Rosie The Riveter
On April 20, 2016 Cascade Health Hospice held a special ceremony to honor Margaret Scott Thompson of Eugene, Oregon for her service as a “Rosie the Riveter” during World War II.
Margaret was born in August of 1925. She met her husband Charles Thompson and they were married in October 1943. He was sent to Rhode Island with the Navy and was later deployed overseas to fight in the war. Margaret went to work as a “Rosie the Riveter” at the Goodyear Aircraft Factory in Akron, Ohio. Margaret and her husband were married for 64 years before Charles passed away. They had four children together.
Margaret worked on the line doing riveting, counter-sinking and anodizing. She was a stand-out in her squadron and was selected to attend evening classes twice per week to be trained in all the departments. In her all-girl squadron, Margaret remembers that they all had to pull back their hair in a bandana and wear pants while working.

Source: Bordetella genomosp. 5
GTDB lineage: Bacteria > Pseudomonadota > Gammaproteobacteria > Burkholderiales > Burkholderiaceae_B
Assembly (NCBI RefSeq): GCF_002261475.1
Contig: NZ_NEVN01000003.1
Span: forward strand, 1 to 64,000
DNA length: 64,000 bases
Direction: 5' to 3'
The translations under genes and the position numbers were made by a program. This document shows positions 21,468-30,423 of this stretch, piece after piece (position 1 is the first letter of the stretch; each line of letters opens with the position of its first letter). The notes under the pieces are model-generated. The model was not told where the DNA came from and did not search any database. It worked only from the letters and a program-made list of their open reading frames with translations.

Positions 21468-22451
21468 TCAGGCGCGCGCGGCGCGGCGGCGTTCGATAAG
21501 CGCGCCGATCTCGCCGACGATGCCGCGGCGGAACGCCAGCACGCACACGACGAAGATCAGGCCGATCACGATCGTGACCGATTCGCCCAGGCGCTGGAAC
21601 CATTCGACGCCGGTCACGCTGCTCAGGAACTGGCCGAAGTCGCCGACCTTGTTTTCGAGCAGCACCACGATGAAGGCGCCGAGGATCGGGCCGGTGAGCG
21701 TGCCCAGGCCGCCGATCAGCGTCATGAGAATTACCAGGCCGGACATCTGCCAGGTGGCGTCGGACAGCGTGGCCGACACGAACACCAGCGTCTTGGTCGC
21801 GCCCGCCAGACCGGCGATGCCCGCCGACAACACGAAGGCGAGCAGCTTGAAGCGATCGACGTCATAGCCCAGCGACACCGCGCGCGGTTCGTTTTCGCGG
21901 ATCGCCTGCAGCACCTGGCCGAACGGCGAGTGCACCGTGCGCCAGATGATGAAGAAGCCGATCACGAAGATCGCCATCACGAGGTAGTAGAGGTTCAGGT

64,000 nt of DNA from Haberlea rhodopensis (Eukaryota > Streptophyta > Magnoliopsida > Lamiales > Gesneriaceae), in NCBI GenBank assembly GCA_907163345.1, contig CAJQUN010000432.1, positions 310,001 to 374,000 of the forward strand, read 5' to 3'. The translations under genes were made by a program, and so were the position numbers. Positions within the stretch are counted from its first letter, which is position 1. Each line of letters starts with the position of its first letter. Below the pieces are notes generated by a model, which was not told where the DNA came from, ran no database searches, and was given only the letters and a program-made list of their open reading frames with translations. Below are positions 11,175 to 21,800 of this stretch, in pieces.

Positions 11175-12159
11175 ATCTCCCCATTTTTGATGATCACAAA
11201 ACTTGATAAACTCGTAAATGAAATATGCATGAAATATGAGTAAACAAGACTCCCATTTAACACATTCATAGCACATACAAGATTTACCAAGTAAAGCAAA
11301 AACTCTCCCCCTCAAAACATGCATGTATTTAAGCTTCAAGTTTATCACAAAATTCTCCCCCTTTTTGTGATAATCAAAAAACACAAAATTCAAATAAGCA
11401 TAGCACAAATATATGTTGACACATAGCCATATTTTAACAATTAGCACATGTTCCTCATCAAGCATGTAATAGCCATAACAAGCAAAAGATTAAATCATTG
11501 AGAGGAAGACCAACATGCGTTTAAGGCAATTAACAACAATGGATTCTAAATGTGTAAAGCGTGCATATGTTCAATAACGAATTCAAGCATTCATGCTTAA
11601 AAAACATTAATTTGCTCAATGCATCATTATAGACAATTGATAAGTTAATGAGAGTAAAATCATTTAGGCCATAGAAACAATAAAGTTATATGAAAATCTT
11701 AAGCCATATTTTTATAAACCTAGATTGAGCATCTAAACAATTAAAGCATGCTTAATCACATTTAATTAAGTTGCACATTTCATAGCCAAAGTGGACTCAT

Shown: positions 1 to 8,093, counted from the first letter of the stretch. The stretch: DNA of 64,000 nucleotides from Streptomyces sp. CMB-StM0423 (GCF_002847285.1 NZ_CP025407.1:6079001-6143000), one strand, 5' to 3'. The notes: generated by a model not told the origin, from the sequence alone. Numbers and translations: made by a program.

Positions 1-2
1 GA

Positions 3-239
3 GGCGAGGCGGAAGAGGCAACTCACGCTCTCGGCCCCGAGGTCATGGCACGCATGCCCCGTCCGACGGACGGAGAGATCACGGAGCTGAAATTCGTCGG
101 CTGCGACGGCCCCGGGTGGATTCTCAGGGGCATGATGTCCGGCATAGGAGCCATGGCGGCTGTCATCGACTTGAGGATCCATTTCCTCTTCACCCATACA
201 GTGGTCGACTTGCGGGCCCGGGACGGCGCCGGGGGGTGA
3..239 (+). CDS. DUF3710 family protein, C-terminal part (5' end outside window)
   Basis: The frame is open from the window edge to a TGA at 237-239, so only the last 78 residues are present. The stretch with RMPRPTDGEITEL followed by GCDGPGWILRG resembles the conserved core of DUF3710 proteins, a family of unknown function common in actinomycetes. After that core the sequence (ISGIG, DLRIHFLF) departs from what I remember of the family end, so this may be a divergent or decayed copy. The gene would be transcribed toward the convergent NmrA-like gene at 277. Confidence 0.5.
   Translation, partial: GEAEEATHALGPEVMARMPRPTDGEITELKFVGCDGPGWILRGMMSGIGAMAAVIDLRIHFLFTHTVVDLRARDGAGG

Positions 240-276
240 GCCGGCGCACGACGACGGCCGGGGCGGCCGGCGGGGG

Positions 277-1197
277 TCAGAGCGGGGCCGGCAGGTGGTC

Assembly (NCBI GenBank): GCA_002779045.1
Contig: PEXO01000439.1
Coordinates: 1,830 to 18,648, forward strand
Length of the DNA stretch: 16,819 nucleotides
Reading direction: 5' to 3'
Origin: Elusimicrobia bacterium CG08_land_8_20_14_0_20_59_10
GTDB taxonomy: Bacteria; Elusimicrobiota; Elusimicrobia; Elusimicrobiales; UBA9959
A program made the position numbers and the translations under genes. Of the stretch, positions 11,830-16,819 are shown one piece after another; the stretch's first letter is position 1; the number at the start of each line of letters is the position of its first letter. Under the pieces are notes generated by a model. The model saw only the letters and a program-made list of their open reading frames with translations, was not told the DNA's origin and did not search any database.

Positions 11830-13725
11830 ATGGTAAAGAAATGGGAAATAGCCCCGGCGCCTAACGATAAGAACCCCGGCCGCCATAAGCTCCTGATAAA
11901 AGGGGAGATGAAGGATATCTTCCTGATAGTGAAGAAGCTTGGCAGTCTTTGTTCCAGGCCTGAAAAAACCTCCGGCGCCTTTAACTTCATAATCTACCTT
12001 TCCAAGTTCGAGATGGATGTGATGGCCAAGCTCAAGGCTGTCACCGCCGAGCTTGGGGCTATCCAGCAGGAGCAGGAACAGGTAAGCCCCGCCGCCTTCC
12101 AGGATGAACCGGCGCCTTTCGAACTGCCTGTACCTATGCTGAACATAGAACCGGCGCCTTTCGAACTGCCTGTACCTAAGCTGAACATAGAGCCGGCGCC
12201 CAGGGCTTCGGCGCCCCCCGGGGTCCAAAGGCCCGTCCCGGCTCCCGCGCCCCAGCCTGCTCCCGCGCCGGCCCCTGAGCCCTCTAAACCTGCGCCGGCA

Yvonne, president of the American Rosie The Riveter Association, along with Elaine (another “Rosie”) recognized Margaret with a certificate honoring her service and presented her with the iconic “Rosie the Riveter Bandana.” Yvonne read a thoughtful poem commemorating the work of the Rosies and thanking Margaret for her service. Elaine and Margaret became fast friends, reminiscing and sharing memories about their time as Rosies.
Margaret brought out her original rivet test piece from her riveting days. New recruits at the Goodyear Aircraft Factory had to prove they could hold two sheets of aluminum together with a proper set of rivets in order to be allowed to work on the Corsair Fighter or B-29 Bomber. Margaret has kept that rivet test as a prized possession for over 70 years.
Margaret says that her time working as a Rosie was wonderful and that she has fond memories of the work and what she was doing to help her country. At Cascade Health we are privileged to get to hear and celebrate the stories of incredible people like Margaret. Thank you for your service to this country!